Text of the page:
Katie Baum runs Skylite Snowballs, which sells gourmet shaved ice. Photo: Lance Knobel.

Just when you thought there couldn’t possibly be another variation on food trucks, a new one has popped up in Berkeley. Yesterday was launch day for Skylite Snowballs, street eats with a Baltimore provenance.

Skylite sells cups of shaved ice flavored with syrups — there’s Jasmine tea, Blue Bottle Four Barrel coffee and vanilla, as well as the more traditional fruit flavors such as lemon, raspberry and lime.

Skylite is the brainchild of Katie Baum, a photographer who has lived in Berkeley for ten years but was raised in Baltimore. “I grew up eating snowballs every summer and I craved them,” she says.

Skylite’s inaugural day was spent outside Star Grocery on Claremont. Photo: Tracey Taylor.

At last year’s Eat Real Festival, Baum hatched a plan to recreate her childhood treat and  launch her own street-food truck — but with a Bay Area sensibility. Baum acknowledges that the snowballs she enjoyed as a child were probably chock-full of artificial flavors and chemicals. So she teamed up with Chez Panisse pastry chef Stacie Pierce who devised the recipes for Skylite’s organic syrups made with fresh ingredients.

On Sunday September 5, Skylite Snowballs was plying its trade outside Star Grocery on Claremont Avenue. Baum says Star’s owner had offered her the space, and it seemed to be a choice spot: business was brisk and Baum’s cousin, Annie Shawe, was helping out by serving customers and providing moral support. Prices start at $3.00 for a small cup.

Baum says she plans to test other locations — Temescal, Emeryville and Lake Merritt are possibles — and that Skylite is available for parties.

Tracey Taylor

Tracey Taylor is co-founder of Berkeleyside and co-founder and editorial director of Cityside, the nonprofit parent to Berkeleyside and The Oaklandside. Before launching Berkeleyside, Tracey wrote for...

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  1. I grew up on these as well.  My favorite was a scoop of vanilla ice cream on the bottom topped with chocolate sauce and another scoop of vanilla ice cream on top.  I am craving them.  Will look for your truck.    I leave near Star Market and had no idea until a cousin from Baltimore sent me the article from the Baltimore Sun.  Good luck with your endeavor.  

  2. I so remember the snoball truck showing up after school in front of my Pikesville elementary school. I’m keeping my eyes open for Katie’s truck to introduce the thrilling treat to my less cultured native Californian husband and son. Can’t wait!

  3. I love it! I want one, no make that 10! We were in Japan this summer and shaved ice is an ancient artform there. So glad to see a new take on an old tradition stateside. The truck looks good enough to eat as well…

  4. This happy venture is such an authentic extension of artist Katie Baum’s personality, as her friends and fans will all attest. It calls to mind one early body of photographic work for which she is loved: “Chasing Memory”. The nostalgic, delicious images include “peeps” (perched in a tree), “donuts” (in a stream), and one whose name I can’t recall…it’s the world’s frostiest, freshest image of the inside of a popsicle freezer…anyway, the work is accessible at katiebaum.com. This will likely be the world’s most delicious, creative take on the beloved Baltimore snowball. Please support Skylite Snowballs, Bay Area, so Katie can franchise to hotter climes like mine!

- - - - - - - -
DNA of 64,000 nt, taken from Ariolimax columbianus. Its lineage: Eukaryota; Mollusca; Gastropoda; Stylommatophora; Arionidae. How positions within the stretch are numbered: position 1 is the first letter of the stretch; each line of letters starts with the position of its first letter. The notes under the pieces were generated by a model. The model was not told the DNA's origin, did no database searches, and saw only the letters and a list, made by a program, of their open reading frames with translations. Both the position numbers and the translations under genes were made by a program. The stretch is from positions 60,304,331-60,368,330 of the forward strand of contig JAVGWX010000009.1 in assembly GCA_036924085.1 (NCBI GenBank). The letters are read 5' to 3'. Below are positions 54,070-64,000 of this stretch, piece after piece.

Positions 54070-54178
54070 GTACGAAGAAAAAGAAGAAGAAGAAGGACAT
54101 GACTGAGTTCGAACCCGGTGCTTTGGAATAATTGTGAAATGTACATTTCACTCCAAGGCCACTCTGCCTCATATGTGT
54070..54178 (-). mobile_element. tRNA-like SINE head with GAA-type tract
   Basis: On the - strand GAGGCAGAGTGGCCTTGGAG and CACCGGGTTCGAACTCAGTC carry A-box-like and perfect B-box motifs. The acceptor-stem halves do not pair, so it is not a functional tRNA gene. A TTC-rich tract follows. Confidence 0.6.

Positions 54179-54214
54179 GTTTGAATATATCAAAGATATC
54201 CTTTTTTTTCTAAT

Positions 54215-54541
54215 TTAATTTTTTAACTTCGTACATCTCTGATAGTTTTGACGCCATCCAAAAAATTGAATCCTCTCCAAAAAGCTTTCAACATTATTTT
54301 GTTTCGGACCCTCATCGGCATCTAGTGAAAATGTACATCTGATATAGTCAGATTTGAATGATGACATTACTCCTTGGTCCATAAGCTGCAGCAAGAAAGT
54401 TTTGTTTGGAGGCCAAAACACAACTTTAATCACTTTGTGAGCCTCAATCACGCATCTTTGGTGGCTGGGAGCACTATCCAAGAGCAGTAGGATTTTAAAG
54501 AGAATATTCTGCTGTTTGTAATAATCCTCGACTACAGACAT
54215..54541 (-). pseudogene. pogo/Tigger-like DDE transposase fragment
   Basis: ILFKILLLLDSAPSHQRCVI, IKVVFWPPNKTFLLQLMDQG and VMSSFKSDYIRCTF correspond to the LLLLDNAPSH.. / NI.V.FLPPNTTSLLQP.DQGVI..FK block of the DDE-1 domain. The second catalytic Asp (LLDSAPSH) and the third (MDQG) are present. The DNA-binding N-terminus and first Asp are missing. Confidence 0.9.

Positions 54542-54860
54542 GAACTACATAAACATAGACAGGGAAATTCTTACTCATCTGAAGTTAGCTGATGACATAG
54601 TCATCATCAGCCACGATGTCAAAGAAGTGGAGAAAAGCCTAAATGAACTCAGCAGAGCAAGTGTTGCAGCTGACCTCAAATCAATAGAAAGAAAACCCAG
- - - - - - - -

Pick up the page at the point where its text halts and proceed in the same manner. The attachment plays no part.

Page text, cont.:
5. A Sacramento Native Now Conversant with Baltimore Snowballs writes me with another point of view.

    “Snowballs are popular here and something of a cottage industry. Last summer (but not this one), there was even a hand-lettered sign pointing down an alley near our house, promising snow balls. No kid of mine would be allowed down there. Here, however, are the oddities. The first is that snow balls are sometimes called “Hawaiian snow balls.” Not much Baltimore tradition there. The second is that we also had snowballs in Sacramento, leading me to think that they are native to any place with lousy summer heat. The third point in my skeptical account of snowballs has to do with how they are dispensed. Some come from stationary stands (or down dark alleys). Others come from trucks, much like the multitude of “ice cream trucks” that cover Baltimore neighborhoods in the summer. I heard one outside our bedroom window a few minutes ago, after 9pm local time. That might raise some questions, because they usually sell their wares after dark when kids, presumably the core clientele, should be in bed. My first year in Baltimore cleared that one up: the truck drivers actively discouraged children from buying their wares, which were not sweets but rather tickets for the illegal numbers racket. If sufficiently pressed, drivers would begrudgingly sell an Eskimo Pie or a lime snow ball, but their hearts weren’t in it.”

  6. Saul the snoball man was a daily and beloved visitor to our Baltimore neighborhood. The flavors I remember were Blue , Red and Chocolate..I don’t know if the pleasure will be the same without the sweltering summer heat…Good luck Snoball Lady!

  7. I heard the snoballs were entirely delicious! What a great idea! Get plenty of ingredients ’cause you don’t want to run out before the masses get their fix.

  8. I grew up on these too, having been raised in Baltimore. Glad to see a revised approach and look forward to seeing the truck in Thousand Oaks/North Berkeley. Thanks.